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After his parents’ divorce, Sean Zullo learned a lot about resiliency

Saturday, April 28, 2007 | 12:00 a.m. CDT; updated 3:41 a.m. CDT, Monday, July 21, 2008
Rock Bridge’s Sean Zullo, right, jokes with teammate Bryce Bond while they wait their turn for the batting cage.

When Rock Bridge senior outfielder Sean Zullo was in eighth grade, his parents, Paul and Connie Zullo, were divorced. He said the experience changed his life.

“It was a difficult time, because knowing a lot of people who’d been through divorce, I knew what to expect,” Zullo said.

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At first, Zullo was angry at both of his parents, especially his mother. But he has learned that in the end, divorce was the best thing for both him and his family. His relationship with his mother and her family has greatly improved recently.

“I realize that I can’t hold a grudge,” he said. “She’s done a lot for me, and I can’t just shut her out like that. She’s done so much for me. I have to forgive and forget.”

He credits his relationship with his family, especially his father’s side, with helping him grow up quickly.

“It showed me that there are people there that care about you no matter what,” he said. “It proved to me that I loved my family.”

He said his family also helped him adjust to the new situation of living with his father and not having his mother around as often.

“There are certain situations where you’re not going to have one person there to help you,” he said.

Paul Zullo said he thinks that the divorce has molded his son into a stronger, more self-reliant person. He said that communication has been the key to his relationship with both his children.

“It’s made him a little bit more mature,” Paul Zullo said. “He’s had some life experiences and had to grow up pretty rapidly. I think that any time you separate a family with a young kid, it has a profound impact.

“I believe in talking a lot to my kids. I talk to them both quite a bit.”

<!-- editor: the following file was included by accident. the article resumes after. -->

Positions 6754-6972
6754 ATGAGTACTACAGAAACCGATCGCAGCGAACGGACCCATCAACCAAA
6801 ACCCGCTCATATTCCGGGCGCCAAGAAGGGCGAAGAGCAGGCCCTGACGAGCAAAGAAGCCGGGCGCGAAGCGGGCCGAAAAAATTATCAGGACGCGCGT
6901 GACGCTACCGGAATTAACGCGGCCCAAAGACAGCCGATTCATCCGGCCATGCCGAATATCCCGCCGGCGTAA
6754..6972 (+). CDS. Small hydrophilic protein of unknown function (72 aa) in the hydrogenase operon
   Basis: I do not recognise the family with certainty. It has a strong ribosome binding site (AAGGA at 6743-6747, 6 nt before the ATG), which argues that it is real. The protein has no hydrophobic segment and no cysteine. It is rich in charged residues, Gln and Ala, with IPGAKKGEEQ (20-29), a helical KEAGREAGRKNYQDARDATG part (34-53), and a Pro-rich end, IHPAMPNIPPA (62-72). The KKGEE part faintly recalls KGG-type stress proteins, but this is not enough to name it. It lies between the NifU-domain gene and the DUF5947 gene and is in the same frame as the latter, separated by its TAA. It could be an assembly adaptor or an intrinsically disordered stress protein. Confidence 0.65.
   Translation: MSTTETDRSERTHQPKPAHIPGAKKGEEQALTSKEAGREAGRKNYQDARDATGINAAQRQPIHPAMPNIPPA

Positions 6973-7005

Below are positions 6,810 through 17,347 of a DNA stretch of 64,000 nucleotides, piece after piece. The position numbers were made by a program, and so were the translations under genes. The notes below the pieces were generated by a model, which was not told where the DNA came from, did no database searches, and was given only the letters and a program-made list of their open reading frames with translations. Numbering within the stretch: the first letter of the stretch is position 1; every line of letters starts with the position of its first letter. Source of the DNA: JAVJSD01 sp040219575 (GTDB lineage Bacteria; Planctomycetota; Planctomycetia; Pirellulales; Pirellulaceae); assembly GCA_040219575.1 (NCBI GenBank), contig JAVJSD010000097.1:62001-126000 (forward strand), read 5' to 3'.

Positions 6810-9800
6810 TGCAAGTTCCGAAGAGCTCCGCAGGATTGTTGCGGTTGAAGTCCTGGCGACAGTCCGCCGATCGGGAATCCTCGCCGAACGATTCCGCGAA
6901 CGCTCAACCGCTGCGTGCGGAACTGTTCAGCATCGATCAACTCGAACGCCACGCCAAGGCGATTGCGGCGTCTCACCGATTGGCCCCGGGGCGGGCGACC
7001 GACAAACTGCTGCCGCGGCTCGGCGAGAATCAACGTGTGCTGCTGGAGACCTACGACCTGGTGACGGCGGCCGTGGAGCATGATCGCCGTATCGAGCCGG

Sean Zullo said that early on in his life, he was able to cultivate a deeper relationship with his father because of his father’s work as a dental technician.

He said Paul and Connie Zullo swapped the roles of the stereotypical American family.

“He took me to school and was there when I got home,” he said. “Mom’s a teacher, so she’d work late every so often to help kids who need extra help on projects and stuff like that.”

Paul Zullo said that he has a personal relationship with his son, going so far as to say he and Sean joke about being roommates as well as father and son.

“I just try to treat him like an adult and what he’ll be seeing next year in college in housing and maintaining himself,” Paul Zullo said.

Sean said that his relationship with his father’s side of the family extends further because of frequent trips to his grandparents’ house in New Jersey.

There, Zullo said, the large Italian family spends much of their Sundays eating and talking about a wide variety of topics. It was where he cultivated his respect for his Italian heritage.

“In the Italian culture, you went to church on Sunday and then had the Sunday meal,” he said. “It was a three- or five-course meal, and we ate for hours upon hours.

“We’d get all the family there in the summer. Dinners and social gatherings were kind of a big deal.”

Zullo is also close to his grandfather, Sal Zullo, who he said is “my biggest fan and biggest critic.”

“My grandfather and I are really close,” he said. “He’s like a surrogate father. He’s always the one there to let you know the life lessons that your parents would say.”

Zullo added that time spent at his grandparents’ home over the summer were some of his fondest memories.

His father agrees.

“My family is Sicilian, and my mother likes to cook,” he said. “When the whole family is together, it’s quite a few folks.”

“If you ask anyone who knows me, I’ll be the last one there for the bus because I’ll always have McDonald’s or something in my bag,” Sean Zullo said.

His affinity for food has extended greatly into its preparation, which Zullo credits to both his classes and the time spent in the kitchen with his mother and grandmother as they cooked. He added that if he wasn’t going to college to play baseball — at Salem Community College in Carney’s Point, N.J. — he would have considered going to culinary school.

He always enjoyed trips to his baseball games with his father and sister.

“One of the fondest memories I had would be driving to games with my dad,” he said. “We always played late games during the summer. My sister would go with us, even though she was a lot older. She’d go regardless of where they were at. We played all over, in Omaha, Florida, Kansas City.”

The devotion his parents show in coming to his games has had a profound affect on Zullo.

“It reminded me of how strong of an impact my parents have had on me,” he said. “It just shows you that there are a lot of people who believe in you and your abilities.”

Through the realization of the necessity of the divorce, he has come to forgive his parents and have a greater appreciation for the involvement of family in his life.

“It was just kind of difficult,” he said. “I blame my dad and mom for that happening but realized that it probably worked out for the best.

“It just shows you that there are people there to help you out whenever you need them.”


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